Leanne stood there dressed in the lurid colors of a super-heroine; clear tights covering her skinny white legs, a red corduroy skirt that hung a little too long on her, and a broad, hand-drawn insignia over her T-shirted, flat chest. A limp shred of red cloth hung on her shoulders, and drooped just below her non-existent hips. On her feet, she wore clunky red rainboots that were meant to be the stylish high-boots of a super-powered paragon of womanhood. But, on Leanne they looked sad, flimsy, and childish. The smile on her face died quickly in the light of the Polaroid flash. The deluge of laughter struck her like a breaking wave, destroying any capacity she might have had to resist its cruel outpouring. Dian added to that deluge, her red-lipsticked mouth stretching into a mocking, predatory grimace of bitter delight. A strangled sound that was half way between a laugh and a scream came out of Dian, surprising even her. It was an ugly, and savage sound.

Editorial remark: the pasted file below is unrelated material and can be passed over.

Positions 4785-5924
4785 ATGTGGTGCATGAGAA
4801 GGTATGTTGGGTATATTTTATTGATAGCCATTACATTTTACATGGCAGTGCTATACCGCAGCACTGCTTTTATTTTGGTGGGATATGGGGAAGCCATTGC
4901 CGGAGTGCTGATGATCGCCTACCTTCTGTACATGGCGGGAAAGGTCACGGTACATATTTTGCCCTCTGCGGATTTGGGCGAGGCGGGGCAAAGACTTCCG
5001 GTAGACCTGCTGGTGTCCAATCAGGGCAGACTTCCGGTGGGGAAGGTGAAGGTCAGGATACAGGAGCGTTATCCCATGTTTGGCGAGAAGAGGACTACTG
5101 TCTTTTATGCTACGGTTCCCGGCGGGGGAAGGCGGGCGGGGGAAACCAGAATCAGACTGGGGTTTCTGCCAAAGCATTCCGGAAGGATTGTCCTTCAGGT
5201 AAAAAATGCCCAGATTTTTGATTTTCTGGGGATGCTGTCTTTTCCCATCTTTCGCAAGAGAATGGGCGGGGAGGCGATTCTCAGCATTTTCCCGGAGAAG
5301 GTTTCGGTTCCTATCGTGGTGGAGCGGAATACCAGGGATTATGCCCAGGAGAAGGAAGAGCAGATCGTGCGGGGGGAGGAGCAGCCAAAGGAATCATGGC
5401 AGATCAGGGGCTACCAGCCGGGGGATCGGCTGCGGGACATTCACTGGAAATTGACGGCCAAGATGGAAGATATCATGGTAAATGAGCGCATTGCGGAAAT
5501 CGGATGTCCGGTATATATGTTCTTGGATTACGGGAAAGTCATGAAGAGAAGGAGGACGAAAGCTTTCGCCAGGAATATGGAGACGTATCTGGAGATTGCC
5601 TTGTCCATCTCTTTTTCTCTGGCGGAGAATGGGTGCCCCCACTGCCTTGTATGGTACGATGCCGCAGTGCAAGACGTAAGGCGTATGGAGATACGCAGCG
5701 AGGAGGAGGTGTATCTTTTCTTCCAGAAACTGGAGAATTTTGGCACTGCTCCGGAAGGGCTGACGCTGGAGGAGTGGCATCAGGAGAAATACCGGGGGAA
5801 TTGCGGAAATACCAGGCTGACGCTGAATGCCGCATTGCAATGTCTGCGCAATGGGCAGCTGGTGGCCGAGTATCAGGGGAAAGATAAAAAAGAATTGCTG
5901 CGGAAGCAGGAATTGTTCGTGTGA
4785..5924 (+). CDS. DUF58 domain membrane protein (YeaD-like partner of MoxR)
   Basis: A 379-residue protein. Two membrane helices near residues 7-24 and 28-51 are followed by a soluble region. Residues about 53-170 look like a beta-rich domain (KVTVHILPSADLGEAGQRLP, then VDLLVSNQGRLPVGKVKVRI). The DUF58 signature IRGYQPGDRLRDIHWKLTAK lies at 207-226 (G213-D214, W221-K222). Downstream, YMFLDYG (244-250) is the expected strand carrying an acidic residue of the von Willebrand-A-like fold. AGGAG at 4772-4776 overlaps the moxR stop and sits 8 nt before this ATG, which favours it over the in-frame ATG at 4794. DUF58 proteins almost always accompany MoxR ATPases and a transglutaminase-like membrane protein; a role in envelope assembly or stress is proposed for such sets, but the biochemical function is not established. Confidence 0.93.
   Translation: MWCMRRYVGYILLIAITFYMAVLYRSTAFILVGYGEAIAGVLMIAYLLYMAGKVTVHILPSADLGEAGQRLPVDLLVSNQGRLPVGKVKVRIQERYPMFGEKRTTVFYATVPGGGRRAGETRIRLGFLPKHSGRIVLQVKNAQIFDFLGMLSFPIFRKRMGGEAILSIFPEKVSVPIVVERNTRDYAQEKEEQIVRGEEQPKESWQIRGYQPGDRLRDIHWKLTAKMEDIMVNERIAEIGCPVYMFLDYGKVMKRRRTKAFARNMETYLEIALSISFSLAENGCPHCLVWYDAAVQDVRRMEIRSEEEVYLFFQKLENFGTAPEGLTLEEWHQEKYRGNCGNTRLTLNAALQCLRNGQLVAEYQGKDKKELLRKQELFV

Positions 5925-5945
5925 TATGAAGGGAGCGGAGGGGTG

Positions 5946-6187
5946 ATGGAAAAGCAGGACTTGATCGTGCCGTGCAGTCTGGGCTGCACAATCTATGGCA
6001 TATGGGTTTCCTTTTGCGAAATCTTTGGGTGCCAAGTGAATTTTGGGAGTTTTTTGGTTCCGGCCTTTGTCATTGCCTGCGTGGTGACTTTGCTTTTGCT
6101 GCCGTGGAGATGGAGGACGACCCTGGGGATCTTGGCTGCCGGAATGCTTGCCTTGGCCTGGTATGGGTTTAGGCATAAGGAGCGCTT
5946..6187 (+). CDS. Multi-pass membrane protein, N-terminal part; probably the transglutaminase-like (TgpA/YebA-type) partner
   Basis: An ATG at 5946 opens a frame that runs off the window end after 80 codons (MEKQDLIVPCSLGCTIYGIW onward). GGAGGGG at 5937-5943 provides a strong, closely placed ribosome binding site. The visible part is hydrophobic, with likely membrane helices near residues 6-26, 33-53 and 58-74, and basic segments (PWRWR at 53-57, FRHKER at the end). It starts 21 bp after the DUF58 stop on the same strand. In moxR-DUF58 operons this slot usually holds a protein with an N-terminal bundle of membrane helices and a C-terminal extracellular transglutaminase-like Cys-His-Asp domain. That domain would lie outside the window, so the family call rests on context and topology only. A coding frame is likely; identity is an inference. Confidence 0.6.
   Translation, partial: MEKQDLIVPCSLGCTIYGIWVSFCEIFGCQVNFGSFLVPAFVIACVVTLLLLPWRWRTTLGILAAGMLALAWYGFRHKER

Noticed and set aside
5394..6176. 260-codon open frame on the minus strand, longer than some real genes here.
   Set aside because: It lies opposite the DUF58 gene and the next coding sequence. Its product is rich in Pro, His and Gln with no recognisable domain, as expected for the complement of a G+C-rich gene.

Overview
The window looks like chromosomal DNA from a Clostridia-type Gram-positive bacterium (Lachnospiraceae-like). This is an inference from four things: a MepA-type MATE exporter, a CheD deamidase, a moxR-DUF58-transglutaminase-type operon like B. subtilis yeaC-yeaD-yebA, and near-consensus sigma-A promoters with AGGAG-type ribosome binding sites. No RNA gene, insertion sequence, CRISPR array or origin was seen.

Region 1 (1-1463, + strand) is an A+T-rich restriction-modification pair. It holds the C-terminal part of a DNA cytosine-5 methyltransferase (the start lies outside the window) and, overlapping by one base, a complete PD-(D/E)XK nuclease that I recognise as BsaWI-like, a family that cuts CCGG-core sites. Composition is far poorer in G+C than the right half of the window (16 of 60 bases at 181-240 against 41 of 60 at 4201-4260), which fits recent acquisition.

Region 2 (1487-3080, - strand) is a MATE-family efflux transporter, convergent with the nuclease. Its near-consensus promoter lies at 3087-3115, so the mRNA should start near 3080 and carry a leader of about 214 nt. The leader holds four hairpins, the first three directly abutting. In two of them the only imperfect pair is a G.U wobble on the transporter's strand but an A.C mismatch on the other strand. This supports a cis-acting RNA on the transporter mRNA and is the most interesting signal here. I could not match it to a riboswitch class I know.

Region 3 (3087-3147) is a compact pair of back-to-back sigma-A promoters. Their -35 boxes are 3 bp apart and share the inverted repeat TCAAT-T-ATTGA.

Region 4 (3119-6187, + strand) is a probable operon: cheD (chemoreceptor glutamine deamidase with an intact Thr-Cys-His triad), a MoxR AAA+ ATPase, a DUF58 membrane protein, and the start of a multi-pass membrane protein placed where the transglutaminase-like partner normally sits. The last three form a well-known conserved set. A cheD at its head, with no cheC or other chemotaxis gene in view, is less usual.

Leanne made her escape. The makeshift cape streamed behind her as she ran, trailed by catcalls and derision from multiple sources spewing from the doorway and into the darkened street. The Polaroid picture Shannon had taken hadn’t yet faded into the image that Dian planned to circulate around the hallways of the school on Monday. The group gathered around it to await the results. Dian looked up to see the heel of Leanne’s boot leave the cold circle of the streetlamp, passing into darkness as she ran. Her rubbery, desperate footfalls and the sound of her sobs were dampened by the self-congratulatory laughter that erupted as the Polaroid image finally faded into view, revealing a humiliated, wide-eyed, freckled, red-haired girl in a ridiculous outfit she’d made herself to please a person she thought had been her friend.
(She didn’t dress herself up that night. I dressed her up that way)